What actions is the transportation industry taking?
The combustion of fossil fuels such as petrol and diesel to transport people and goods was the largest source of CO2 emissions in 2020.
This month on 3 May, 2023, the inland fuel price in South Africa increased by 37 cents per litre to a hefty R 23.01c for 93 octane and R23.34 c for 95 petrol.
2023 South African petrol price per litre in rands. Image source: GlobalPetrolPrices.com
While motorists tighten their belts to combat fuel increases, they must also be wondering about their impact on global warming. Striving for fuel-efficient driving habits, cutting down on flying, and only buying energy-efficient appliances are just a few ways we can make a difference.
Stakeholders across the automotive industry are working hard to reduce their emissions with the aim of reducing carbon emissions by 55% over the next decade. For example:
- Electrification within the automotive industry is currently seen as one of the most significant opportunities to reduce the industry’s carbon footprint. The industry has invested huge amounts of money into developing and building better charging infrastructure for electric vehicles. They’re also constantly searching for new technologies that will reduce the overall cost of fuel cell and battery systems, and increasing EV ranges.
- Pollution control technologies such as catalytic converters to reduce exhaust pollutants from passenger cars can help reduce emissions of N2 Fuel-efficient cars emit less pollution over the same amount of distance traveled and also cost less to operate.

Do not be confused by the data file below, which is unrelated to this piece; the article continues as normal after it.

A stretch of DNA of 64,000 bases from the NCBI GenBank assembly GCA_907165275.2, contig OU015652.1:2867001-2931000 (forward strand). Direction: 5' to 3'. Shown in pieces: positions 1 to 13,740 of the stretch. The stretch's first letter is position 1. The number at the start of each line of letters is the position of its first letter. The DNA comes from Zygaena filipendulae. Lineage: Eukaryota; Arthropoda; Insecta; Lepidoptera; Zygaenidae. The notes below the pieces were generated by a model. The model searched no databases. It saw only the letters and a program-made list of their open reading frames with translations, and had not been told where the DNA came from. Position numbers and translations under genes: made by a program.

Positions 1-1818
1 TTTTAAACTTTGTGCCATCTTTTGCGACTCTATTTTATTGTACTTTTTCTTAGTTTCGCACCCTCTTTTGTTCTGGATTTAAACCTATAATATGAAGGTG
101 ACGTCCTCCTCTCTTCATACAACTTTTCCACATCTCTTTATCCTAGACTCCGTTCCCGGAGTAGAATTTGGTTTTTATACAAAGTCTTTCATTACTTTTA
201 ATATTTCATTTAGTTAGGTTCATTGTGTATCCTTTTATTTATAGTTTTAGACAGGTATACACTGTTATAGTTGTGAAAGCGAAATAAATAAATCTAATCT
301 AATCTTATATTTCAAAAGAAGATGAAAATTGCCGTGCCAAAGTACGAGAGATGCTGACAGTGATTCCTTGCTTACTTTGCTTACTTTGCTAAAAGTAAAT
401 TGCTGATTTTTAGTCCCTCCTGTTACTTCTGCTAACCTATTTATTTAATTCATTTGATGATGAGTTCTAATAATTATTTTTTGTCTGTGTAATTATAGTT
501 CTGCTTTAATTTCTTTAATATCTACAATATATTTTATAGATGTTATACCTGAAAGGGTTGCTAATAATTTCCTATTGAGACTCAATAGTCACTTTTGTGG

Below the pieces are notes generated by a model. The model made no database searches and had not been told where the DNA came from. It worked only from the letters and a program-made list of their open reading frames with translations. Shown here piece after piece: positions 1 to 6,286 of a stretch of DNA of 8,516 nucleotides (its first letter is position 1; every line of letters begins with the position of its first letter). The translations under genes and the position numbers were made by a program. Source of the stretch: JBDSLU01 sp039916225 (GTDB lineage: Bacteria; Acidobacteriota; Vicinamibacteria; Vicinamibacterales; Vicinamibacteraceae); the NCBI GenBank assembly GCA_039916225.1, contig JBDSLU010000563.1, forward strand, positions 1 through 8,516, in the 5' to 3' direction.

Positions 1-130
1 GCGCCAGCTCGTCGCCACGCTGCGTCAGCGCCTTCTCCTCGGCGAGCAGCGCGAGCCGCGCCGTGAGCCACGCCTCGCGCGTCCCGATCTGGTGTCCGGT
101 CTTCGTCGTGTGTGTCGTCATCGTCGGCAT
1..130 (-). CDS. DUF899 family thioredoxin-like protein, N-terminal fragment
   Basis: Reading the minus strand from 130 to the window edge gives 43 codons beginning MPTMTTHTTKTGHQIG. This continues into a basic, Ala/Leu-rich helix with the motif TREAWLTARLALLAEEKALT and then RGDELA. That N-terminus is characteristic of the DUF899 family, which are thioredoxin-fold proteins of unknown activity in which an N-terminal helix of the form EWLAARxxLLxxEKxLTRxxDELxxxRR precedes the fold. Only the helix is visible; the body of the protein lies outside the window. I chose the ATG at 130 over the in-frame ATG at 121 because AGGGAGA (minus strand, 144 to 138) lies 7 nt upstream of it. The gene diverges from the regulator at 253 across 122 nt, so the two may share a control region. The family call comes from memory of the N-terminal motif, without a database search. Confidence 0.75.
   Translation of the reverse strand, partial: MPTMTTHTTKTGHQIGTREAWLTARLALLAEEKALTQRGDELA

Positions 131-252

- Hydrogen power is created by converting the chemical energy into mechanical energy. When produced through renewable resources like solar, wind, and water, hydrogen has good potential as an alternative fuel, particularly for larger vehicles like trucks and buses.
There may still be disagreement as to whether we’re in a global warming crisis or not, but there’s no denying that the Earth’s temperature is warmer than ever. We don’t need to look at data – images of decreased snow cover, shrinking ice sheets, retreating glaciers, and the extreme weather events across the globe is evidence enough.
What can you do? Not everyone can switch over to a hybrid vehicle, but we can switch to more fuel efficient ones. Ultimately, our aim is to reduce our dependence on fossil fuels. Furthermore, operating a more fuel-efficient car can save you thousands of rands on fuel costs over time.
To ensure your car is running at optimal level for the best fuel efficiency possible, visit your nearest Supa Quick service centre where you can get a free vehicle safety check.
Rolling resistance affects fuel efficiency
Worn exhausts can decrease fuel efficiency
Disclaimer: This information is for educational, or entertainment purposes only. It must not be construed as advice, legal, financial, or otherwise. We do not make any warranties about the completeness, reliability, and accuracy of this information.